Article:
An E. coli strain found in retail chicken and turkey products may be passed on to humans and cause a range of infections, including in the urinary tract, according to a study.
Although past research had found Escherichia coli can spread from person-to-person, this is the first connection reported between poultry products and people. The findings were published Tuesday in the journal mBio.
“In the past, we could say that E. coli from people and poultry were related to one another, but with this study, we can more confidently say that the E. coli went from poultry to people and not vice versa,” Dr. Price, the director of the Antibiotic Resistance Action Center at the George Washington University Milken Institute School of Public Health, said in a press release.
More than 80 percent of urinary tract infections are caused by E. coli, but only a few strains are responsible for most of the serious infections, which involve the kidneys or blood.
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E. coli ST131 travels from the bladder to the blood and kills thousands of people in the U.S. each year.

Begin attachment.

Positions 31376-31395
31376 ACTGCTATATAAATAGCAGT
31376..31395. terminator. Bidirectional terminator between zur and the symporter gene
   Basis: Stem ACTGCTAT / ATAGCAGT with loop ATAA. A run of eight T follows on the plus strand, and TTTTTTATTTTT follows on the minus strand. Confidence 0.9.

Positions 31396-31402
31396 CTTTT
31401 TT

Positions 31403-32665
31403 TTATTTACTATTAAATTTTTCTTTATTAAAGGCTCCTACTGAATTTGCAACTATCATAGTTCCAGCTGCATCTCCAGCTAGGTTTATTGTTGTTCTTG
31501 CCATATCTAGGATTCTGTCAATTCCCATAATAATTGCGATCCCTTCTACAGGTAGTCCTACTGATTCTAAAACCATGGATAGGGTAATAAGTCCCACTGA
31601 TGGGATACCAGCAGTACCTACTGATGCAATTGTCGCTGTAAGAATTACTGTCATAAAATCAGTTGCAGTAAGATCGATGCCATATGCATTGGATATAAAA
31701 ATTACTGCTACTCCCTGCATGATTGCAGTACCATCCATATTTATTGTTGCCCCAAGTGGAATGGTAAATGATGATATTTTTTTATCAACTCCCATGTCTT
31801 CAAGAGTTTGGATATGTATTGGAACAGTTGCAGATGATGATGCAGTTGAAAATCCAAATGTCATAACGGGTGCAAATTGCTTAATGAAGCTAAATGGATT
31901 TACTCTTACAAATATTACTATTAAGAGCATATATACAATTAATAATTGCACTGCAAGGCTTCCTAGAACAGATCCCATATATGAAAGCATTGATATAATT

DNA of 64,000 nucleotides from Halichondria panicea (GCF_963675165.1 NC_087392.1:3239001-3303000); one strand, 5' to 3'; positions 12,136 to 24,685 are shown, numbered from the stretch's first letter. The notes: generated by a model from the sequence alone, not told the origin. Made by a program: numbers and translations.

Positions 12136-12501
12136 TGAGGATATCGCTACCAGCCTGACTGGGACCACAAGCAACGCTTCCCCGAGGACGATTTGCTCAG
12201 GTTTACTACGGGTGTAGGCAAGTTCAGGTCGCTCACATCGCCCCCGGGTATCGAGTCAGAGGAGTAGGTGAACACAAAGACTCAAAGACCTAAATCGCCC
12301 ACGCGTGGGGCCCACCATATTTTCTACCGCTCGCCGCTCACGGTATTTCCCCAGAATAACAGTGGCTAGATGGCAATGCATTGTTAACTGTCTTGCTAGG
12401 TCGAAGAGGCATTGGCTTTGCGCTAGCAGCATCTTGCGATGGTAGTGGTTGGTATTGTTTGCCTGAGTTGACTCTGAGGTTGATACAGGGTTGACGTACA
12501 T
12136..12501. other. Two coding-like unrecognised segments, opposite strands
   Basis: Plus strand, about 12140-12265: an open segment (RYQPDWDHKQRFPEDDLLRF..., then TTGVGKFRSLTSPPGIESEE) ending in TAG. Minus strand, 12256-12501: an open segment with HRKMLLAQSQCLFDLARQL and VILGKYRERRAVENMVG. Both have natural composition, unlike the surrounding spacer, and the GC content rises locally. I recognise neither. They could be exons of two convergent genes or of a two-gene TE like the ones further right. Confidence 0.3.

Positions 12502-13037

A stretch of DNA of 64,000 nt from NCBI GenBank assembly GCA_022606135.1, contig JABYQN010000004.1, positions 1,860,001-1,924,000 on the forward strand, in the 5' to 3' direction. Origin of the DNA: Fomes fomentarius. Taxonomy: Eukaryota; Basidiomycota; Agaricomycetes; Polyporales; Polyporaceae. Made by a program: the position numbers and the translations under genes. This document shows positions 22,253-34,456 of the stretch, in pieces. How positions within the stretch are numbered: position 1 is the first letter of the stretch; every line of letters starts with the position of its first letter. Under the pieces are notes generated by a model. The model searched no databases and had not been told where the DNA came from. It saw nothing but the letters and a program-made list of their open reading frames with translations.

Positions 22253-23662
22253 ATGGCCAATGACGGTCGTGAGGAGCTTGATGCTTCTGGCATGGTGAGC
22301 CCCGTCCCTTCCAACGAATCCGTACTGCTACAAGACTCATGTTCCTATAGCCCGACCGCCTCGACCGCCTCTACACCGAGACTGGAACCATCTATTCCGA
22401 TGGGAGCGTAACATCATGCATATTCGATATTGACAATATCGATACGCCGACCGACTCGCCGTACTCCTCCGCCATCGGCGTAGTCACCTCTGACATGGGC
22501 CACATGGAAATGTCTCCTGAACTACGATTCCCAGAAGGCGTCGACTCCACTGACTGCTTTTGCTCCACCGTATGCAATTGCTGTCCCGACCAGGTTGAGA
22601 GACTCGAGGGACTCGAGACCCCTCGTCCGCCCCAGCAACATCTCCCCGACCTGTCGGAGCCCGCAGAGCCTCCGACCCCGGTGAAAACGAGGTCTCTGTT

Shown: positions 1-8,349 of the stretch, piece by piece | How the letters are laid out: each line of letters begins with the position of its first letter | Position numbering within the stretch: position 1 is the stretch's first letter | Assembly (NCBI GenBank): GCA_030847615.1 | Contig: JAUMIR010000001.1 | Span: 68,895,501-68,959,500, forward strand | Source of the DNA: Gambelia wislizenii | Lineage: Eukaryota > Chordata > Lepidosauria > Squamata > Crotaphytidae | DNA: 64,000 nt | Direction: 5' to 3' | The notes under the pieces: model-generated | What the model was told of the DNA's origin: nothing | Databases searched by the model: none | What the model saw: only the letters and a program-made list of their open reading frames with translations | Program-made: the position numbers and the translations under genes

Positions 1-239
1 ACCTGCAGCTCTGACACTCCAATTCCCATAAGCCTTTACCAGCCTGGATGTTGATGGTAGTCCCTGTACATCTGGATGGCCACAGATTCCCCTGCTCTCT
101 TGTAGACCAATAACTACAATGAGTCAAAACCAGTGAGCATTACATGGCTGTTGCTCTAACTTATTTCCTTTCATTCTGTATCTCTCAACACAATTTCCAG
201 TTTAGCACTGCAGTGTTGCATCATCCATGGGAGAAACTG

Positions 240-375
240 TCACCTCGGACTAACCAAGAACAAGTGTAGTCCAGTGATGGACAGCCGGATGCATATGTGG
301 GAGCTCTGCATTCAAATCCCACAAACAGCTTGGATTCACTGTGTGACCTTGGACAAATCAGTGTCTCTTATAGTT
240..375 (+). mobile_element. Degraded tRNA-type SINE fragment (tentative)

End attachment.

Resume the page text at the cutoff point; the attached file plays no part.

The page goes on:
Previous studies had indicated that retail meat was not a source. But researchers believe those studies were too narrowly focused.
Working with GWU’s Translational Genomics Research Institute, the public health researchers conducted a one-year study of retail chicken, turkey and pork purchased from every major grocery chain in Flagstaff, Ariz. The team also collected and analyzed urine and blood isolates taken from patients at Flagstaff Medical Center, the only major hospital in Flagstaff.
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In almost 80 percent of the 2,452 meat samples and 72 percent of the positive urine and blood cultures from patients, researchers found E. coli.
E. coli ST131 most commonly infected people and also was present in the poultry samples.
In studying the genomes of the E. coli cells, they discovered that that almost all of the E. coli ST131 on the poultry products belonged to a particular strain called ST131-H22 and carried genes that helps E. coli thrive in birds. It also was also found to be causing urinary tract infections in people.
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Poultry products are not routinely tested for the kind of E. coli strains that can cause UTIs. The researchers say they are working to determine the percentage of UTIs that might be caused by foodborne E. coli by examing all E. coli strains, not only ST131
“This particular E. coli strain appears capable of thriving in poultry and causing disease in people,” Dr. first author Cindy Liu, chief medical officer at GWU’s ARAC, said. “Poultry products could be an important vehicle for bacteria that can cause diseases other than diarrhea.”